Gann Girls Thrive in Math and Science

March 14, 2017
Hodaya Propp likes building robots. Zoe Weiss is a whiz at programming. Gann girls are members of the math team and the Girls in STEM club, compete in mathematics competitions, take upper level science and math courses and just plain love any activity that kicks their left brain into gear. STEM stands for Science, Technology, Engineering and Math.

“Gann has been a very supportive place for me,” says Weiss, who will study computer science next year at Brown University and has dreams of working for Pixar. “My teachers in all my STEM classes have been very encouraging.” Weiss was recently named a winner of the National Center for Women & Information Technology Award for Aspirations in Computing, through its Massachusetts affiliate. The award recognizes high school women for their computing-related achievements.

“There’s lots of opportunity inside and outside of the curriculum for girls to get really involved in math and science,” says Math Department Chair Chris Heap-Senhouse. “We have many girls who are very passionate about these subjects, and the stereotype that girls who like this stuff are single-minded and ‘nerdy’ just doesn’t hold true here.”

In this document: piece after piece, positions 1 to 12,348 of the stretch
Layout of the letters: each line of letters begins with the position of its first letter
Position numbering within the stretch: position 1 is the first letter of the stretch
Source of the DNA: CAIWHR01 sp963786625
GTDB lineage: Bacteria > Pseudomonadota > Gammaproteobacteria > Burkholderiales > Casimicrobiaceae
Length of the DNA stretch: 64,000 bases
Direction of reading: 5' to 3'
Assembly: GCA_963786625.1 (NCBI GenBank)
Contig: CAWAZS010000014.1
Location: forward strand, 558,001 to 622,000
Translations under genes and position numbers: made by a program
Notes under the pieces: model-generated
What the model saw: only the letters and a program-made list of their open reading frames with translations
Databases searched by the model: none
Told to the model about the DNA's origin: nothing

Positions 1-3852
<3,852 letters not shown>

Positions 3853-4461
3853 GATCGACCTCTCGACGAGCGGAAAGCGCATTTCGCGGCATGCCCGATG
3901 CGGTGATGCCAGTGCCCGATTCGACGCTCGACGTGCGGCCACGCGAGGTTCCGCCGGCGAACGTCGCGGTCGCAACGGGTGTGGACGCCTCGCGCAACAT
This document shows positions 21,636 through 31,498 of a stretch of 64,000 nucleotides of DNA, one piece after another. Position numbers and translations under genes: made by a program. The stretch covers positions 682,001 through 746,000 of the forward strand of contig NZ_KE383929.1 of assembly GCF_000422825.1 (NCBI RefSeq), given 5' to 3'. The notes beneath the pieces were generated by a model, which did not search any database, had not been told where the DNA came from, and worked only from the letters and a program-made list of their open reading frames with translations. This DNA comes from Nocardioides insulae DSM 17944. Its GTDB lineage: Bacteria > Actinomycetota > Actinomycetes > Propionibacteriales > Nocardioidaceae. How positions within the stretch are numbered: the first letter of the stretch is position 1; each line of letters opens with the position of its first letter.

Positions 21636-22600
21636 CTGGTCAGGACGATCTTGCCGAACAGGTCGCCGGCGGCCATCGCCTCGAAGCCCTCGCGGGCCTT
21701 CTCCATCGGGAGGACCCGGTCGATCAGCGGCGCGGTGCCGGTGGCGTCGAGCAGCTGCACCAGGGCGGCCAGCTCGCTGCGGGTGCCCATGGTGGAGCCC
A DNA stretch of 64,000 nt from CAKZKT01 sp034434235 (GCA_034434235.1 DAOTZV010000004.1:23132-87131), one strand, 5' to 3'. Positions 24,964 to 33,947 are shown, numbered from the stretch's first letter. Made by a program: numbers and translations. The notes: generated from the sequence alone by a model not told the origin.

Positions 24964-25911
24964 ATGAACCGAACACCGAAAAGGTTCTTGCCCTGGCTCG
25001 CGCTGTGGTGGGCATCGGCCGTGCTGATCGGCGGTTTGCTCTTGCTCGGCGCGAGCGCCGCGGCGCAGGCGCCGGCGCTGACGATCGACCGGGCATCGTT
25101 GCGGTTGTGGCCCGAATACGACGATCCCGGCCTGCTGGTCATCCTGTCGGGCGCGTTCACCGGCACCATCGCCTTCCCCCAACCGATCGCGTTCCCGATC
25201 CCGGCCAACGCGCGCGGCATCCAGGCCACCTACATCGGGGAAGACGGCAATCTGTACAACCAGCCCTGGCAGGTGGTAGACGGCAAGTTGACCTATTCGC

Propp, who is also co-captain of the math team, is one example. Although she took college-level calculus as a ninth grader, she’s also an avid poet, a singer and a pianist. “I like to do a lot of things and they happen to be different,” says the 12th grader.

Heap-Senhouse said that while women are far better represented in college math and science courses than they were in the past, pursuing STEM majors can still be somewhat daunting for females. He and other faculty talk with female students about the challenges they’ll encounter post-Gann and try to bring women who work in STEM fields to the school as often as possible. In fact, it was during a talk by 2004 Gann graduate and Pixar animator Ariela Nurko that Weiss, then a freshman, decided she wanted to learn how to code.

Gann girls will have even more opportunities to excel in STEM courses next year when Gann adds more computer science classes and an additional advanced elective in physics.
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